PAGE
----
Anderson, Kelsi L., PhD.

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    The staphylococcal accessory regulator, SarA, is an RNA-binding protein that modulates the mRNA turnover properties of late-exponential and stationary phase Staphylococcus aureus cells
    (Frontiers in Cellular and Infection Microbiology, 2012-03) Anderson, Kelsi L., PhD Morrison, John M. Beenken, Karen E. Smeltzer, Mark S. Dunman, Paul M.
    The modulation of mRNA turnover is gaining recognition as a mechanism by which Staphylococcus aureus regulates gene expression, but the factors that orchestrate alterations in transcript degradation are poorly understood. In that regard, we previously found that 138 mRNA species, including transcripts coding for the virulence factors protein A (spa) and collagen-binding protein (cna), are stabilized in a sarA-dependent manner during exponential phase growth, suggesting that SarA directly or indirectly affects the RNA turnover properties of these transcripts. Herein, we expanded our characterization of the effects of sarA on mRNA turnover during late-exponential and stationary phases of growth. Results revealed that the locus affects the RNA degradation properties of cells during both growth phases. Further, using gel mobility shift assays and RIP-Chip, it was found that SarA protein is capable of binding mRNA species that it stabilizes both in vitro and within bacterial cells. Taken together, these results suggest that SarA post-transcriptionally regulates S. aureus gene expression in a manner that involves binding to and consequently altering the mRNA turnover properties of target transcripts.
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    Active learning in the undergraduate classroom: A journal-club experience designed to accentuate course content
    (National Association of Biology Teachers, 2016) Anderson, Kelsi L.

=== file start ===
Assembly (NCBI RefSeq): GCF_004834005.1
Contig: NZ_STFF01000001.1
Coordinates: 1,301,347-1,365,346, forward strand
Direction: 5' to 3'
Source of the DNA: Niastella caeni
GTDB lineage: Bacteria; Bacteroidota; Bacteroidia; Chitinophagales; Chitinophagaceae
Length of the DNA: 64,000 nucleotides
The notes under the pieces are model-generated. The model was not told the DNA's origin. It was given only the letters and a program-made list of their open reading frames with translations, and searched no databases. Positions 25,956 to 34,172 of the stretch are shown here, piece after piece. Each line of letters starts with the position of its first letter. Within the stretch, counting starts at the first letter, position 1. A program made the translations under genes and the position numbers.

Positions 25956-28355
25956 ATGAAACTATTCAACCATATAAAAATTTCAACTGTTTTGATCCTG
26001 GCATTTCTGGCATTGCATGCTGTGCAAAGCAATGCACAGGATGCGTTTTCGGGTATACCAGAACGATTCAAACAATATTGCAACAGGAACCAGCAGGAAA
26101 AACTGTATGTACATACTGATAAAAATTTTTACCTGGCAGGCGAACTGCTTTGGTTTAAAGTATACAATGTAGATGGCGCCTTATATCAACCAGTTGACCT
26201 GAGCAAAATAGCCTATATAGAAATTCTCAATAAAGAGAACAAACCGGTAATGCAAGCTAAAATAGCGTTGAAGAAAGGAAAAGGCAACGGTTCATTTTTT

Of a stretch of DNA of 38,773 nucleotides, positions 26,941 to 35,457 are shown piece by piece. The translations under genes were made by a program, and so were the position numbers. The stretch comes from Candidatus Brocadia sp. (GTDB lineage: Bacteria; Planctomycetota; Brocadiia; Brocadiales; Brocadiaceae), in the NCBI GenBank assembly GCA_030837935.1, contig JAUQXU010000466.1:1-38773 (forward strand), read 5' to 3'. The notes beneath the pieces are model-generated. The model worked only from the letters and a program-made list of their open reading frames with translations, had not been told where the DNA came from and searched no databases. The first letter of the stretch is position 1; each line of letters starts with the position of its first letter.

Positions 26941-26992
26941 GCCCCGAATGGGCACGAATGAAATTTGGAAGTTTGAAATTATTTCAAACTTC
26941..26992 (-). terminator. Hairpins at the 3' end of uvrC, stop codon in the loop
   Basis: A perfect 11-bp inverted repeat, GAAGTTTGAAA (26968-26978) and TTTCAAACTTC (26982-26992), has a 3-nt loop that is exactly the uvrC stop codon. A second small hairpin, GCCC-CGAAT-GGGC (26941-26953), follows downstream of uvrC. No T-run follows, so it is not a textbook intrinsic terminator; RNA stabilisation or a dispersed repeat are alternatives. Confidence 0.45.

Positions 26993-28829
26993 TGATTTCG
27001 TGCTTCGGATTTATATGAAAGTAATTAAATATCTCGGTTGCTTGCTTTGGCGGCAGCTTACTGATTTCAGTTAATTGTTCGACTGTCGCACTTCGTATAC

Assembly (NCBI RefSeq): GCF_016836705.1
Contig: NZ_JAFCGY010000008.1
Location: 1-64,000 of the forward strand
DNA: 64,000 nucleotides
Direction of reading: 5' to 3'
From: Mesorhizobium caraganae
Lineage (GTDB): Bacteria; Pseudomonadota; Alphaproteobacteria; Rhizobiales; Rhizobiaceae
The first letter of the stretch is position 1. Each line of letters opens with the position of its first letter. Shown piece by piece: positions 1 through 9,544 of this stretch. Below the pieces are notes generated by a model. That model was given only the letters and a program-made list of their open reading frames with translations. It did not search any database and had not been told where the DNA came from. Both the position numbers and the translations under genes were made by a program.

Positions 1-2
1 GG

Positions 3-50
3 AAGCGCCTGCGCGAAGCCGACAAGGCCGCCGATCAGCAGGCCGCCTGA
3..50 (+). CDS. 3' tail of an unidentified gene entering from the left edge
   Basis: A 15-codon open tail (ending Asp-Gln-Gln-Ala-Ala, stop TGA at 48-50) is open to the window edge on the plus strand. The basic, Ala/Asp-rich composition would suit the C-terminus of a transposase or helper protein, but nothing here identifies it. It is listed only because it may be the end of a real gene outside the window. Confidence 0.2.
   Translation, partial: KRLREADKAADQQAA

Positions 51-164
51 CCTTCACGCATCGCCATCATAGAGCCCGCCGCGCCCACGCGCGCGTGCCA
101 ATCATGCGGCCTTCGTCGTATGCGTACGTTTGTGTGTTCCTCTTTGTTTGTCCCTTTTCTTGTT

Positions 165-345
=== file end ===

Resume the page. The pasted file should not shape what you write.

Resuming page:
Students in the natural sciences should be prepared as undergraduates to read and apply concepts from the scientific literature. I describe a strategy that enforced the necessity to deliver high volumes of content while incorporating an active-learning technique. Students were assigned to read and discuss articles from the scientific literature that complemented content being delivered via traditional lecture. Students were encouraged to participate by coming to class prepared with written questions, and discussion was directed by instructor-prepared prompts. Students were assessed via low-stakes assignments based primarily on participation. This teaching method has proved effective, as verbally reported by past students who are currently enrolled in graduate programs. These students report feeling more prepared than their peers to discuss and learn from the scientific literature.
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    Characterizing the Antibacterial Properties and Transcriptional Alternations Induced by Lemongrass Oil in Staphylococcus aureus
    (The Journal of Experimental Microbiology & Immunology+, 2017) Christensen, Collin J. ; Anderson, Kelsi L
    Essential oils have risen in popularity as “all natural” alternatives used to treat a myriad of conditions. To begin to elucidate the antibacterial properties of essential oils, we tested the effectiveness of lemongrass oil (LGO), tea tree oil (TTO), and willow bark extract (WBE) against Staphylococcus aureus growth. To do so, a Methicillin-Resistant strain of Staphylococcus aureus (USA300) was exposed to each oil using disk diffusion assays. Of the oils, LGO had the greatest zone of inhibition. The Minimum Inhibitory Concentration (MIC) of both LGO and citral (the primary chemical component of LGO) was determined in macro-broth cultures; exposure to increased concentrations of each resulted in dramatic cell death as determined by cell growth assays. To begin to determine the molecular mechanisms underlying the observed antibacterial effects, we exposed cells to a sub-inhibitory concentration of citral and hybridized the RNA to Affymetrix GeneChips®. Transcripts differentially affected in citral- versus mocktreated cells represent virulence factors, hypothetical proteins, and intergenic regions. Taken together, these results demonstrate that LGO exhibits antibacterial properties against a highly pathogenic bacterial species that is exceedingly resistant to the currently available antibiotics.